A Case that Takes the Cake
The Canadian Trademark Opposition Board recently denied an application for a design trademark because the applicant didn’t own the copyright in the design. The opposition was launched by the person who created the design.
It is a fundamental principle that the ownership of intellectual property – including artwork, photographs, computer code, product manuals, and advertising copy – stays with the author. If an employee creates it as part of their work, the employer owns it. But if it is created by an independent contractor, that person retains ownership unless there is a written assignment.
It is surprising how often this problem arises. It is an easy thing to get right if you deal with it at the time. If you contract with another party to create something, get a written assignment and moral rights waiver at the time. The same applies if you want to use something that already exists.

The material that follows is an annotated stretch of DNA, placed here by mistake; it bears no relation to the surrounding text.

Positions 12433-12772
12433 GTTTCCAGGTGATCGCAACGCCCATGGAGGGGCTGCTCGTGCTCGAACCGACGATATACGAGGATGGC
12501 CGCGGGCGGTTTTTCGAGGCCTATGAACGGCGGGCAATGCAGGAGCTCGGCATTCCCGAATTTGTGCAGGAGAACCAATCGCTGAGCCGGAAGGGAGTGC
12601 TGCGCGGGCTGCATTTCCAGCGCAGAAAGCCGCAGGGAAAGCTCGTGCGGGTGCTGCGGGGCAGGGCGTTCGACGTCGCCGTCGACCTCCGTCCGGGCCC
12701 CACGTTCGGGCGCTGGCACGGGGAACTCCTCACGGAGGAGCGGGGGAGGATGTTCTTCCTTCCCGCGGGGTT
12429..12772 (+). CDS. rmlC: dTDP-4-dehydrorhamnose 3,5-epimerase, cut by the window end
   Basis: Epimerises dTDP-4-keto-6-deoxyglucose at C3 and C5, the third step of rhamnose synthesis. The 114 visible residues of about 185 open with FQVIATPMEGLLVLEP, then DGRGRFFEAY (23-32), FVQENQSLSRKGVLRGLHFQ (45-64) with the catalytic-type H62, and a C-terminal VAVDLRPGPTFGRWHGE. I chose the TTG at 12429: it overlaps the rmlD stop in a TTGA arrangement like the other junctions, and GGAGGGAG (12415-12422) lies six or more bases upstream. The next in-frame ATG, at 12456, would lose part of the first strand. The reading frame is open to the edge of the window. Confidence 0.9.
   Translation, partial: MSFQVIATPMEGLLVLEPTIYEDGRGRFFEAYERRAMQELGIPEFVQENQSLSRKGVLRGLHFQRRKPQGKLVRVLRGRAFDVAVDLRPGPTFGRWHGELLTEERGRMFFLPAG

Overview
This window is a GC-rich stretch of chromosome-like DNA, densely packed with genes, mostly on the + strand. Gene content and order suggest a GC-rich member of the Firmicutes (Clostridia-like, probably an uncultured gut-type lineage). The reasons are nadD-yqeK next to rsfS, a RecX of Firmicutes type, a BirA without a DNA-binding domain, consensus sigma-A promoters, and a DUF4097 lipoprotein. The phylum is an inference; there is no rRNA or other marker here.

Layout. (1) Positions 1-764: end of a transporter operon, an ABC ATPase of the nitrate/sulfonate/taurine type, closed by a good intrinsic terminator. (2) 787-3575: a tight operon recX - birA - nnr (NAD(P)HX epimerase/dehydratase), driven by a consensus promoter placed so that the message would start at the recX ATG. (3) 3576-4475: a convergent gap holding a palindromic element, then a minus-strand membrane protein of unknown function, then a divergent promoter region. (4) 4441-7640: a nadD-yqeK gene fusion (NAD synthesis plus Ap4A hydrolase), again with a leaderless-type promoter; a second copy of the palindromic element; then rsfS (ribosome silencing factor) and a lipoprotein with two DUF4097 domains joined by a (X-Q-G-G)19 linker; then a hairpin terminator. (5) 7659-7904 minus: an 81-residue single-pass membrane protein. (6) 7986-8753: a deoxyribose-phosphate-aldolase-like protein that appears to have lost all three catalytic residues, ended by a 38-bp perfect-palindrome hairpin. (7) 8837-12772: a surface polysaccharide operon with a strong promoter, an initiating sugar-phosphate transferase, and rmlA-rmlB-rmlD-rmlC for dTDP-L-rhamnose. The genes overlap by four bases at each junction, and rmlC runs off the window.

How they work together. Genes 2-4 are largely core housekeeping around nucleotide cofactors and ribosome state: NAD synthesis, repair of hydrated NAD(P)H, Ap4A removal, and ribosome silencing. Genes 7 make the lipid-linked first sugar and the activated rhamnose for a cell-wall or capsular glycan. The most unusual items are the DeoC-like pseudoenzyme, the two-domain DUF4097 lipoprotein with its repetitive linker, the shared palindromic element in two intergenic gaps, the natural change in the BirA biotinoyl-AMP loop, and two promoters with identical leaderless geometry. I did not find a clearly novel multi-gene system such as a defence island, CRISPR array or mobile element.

Not owning (or at the very least having a clear license to use) IP that is important to your business can cause huge problems. It can impede financing, sale of the business, the sale of products, or in this case your branding. And you may face legal action by the author.
It is possible to document this after the fact. But that assumes the person wants to co-operate, they can be found, and they don’t sense desperation and ask a big price to do it.
Paying a bit of attention to this at the outset can save huge amounts of grief and money later.